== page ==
Amazon Profit Up, but One-Time Gain Contributes
Amazon.com's quarterly net income doubled from a year ago and beat Wall Street targets, though much of the gain was related to the sale of European DVD rental assets, confusing some investors.
Amazon shares initially jumped more than 8 percent following the results Wednesday, but quickly traded down to below their closing price of $70.54.
The after-hours share weakness may have been a reaction to a $53 million non-cash gain from selling the European DVD rental assets, said analyst Dan Geiman at McAdams Wright Ragen.
"You back out that one-time item and it was pretty much an in-line quarter," Geiman said.
Amazon posted second-quarter net profit of $158 million, or 37 cents per share, compared with $78 million, or 19 cents per share, a year earlier.
Revenue in the quarter, which is seasonally the slowest, rose to $4.06 billion.
Analysts, on average, have been expecting revenue of $3.95 billion, according to Reuters Estimates.
Seattle-based Amazon, which has been lowering prices on many goods to spur purchases during the U.S. economic downturn, reported a rise in operating profit margin to 5.3 percent of total sales from 4.0 percent a year ago.
Three analysts polled by Reuters had expected operating profit margins to range between 3.3 percent and 4.3 percent.
For the third quarter, Amazon said it expects net sales between $4.2 billion to $4.425 billion, representing growth of 29 percent to 36 percent.
Operating income is expected to range between $115 million and $160 million, representing a decline of 6 percent to growth of 31 percent.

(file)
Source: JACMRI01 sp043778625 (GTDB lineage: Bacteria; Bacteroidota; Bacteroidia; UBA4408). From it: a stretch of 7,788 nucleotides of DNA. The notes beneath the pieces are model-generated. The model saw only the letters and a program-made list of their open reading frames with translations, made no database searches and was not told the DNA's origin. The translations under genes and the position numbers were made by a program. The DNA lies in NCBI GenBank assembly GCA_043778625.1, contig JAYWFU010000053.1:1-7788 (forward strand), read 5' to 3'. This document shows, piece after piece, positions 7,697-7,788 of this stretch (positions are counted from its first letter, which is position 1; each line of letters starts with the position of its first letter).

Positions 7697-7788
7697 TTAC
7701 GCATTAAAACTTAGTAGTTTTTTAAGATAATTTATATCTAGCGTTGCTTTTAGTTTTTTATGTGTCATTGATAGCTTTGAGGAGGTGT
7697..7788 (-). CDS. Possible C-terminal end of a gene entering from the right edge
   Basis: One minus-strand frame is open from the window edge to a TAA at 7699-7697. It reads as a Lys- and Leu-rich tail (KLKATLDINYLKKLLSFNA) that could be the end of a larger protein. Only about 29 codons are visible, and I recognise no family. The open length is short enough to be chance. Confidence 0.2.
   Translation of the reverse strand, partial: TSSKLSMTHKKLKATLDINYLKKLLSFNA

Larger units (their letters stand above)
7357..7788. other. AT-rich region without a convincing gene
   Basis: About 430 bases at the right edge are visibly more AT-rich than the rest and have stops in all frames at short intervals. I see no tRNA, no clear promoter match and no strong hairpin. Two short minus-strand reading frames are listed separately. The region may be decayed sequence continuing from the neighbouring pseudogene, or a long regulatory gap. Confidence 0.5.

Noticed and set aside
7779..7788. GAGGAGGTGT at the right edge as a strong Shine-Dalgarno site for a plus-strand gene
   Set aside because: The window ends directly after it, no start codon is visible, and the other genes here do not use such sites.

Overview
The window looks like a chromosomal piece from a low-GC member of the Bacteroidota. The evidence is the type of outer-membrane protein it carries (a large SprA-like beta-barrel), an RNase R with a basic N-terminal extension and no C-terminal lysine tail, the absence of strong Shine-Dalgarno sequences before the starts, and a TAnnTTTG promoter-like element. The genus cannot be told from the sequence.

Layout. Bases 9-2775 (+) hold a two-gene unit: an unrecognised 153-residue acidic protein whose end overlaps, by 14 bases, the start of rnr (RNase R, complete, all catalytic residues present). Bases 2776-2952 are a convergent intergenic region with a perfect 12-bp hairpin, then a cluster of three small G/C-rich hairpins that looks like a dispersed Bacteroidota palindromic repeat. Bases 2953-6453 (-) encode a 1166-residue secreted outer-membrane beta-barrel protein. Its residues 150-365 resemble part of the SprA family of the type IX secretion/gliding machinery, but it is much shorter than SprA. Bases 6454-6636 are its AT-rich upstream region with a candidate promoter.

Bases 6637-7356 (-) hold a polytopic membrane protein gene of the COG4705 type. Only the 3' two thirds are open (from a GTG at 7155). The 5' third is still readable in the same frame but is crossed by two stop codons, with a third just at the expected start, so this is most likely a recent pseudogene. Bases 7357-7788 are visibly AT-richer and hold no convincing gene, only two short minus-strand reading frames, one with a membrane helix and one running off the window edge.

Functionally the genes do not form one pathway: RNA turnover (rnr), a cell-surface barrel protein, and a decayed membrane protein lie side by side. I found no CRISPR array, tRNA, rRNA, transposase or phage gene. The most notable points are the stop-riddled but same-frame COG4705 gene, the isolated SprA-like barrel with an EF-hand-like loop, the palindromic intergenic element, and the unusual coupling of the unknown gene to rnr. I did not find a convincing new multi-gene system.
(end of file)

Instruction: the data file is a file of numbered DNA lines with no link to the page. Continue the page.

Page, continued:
That operating income outlook includes some $80 million related to stock-based compensation and amortization of intangible assets.
The company said it now expects 2008 net sales between $19.35 billion to $20.10 billion, versus its previous estimate of $19.1 billion to $20.0 billion.
Wall Street has been expecting net sales of $19.6 billion, on average.
Operating income is now expected to range between $745 million and $920 million from an earlier range of $740 million to $940 million.
Amazon's lowering of the midpoint of its full-year operating income guidance may also have upset investors, Geiman said.
The midpoint of Amazon's new range is $832.5 million, compared with the $840.0 million midpoint previously given.
Valued at 45 times projected 2008 earnings, Amazon shares trade well above many Internet stocks, including Google, as well as brick-and-mortar retailers with big online divisions like Wal-Mart Stores, Targetand Best Buy, at 17, 13 and 12 times projected earnings, respectively.
Amazon shares gained nearly 4 percent in regular Wednesday trade.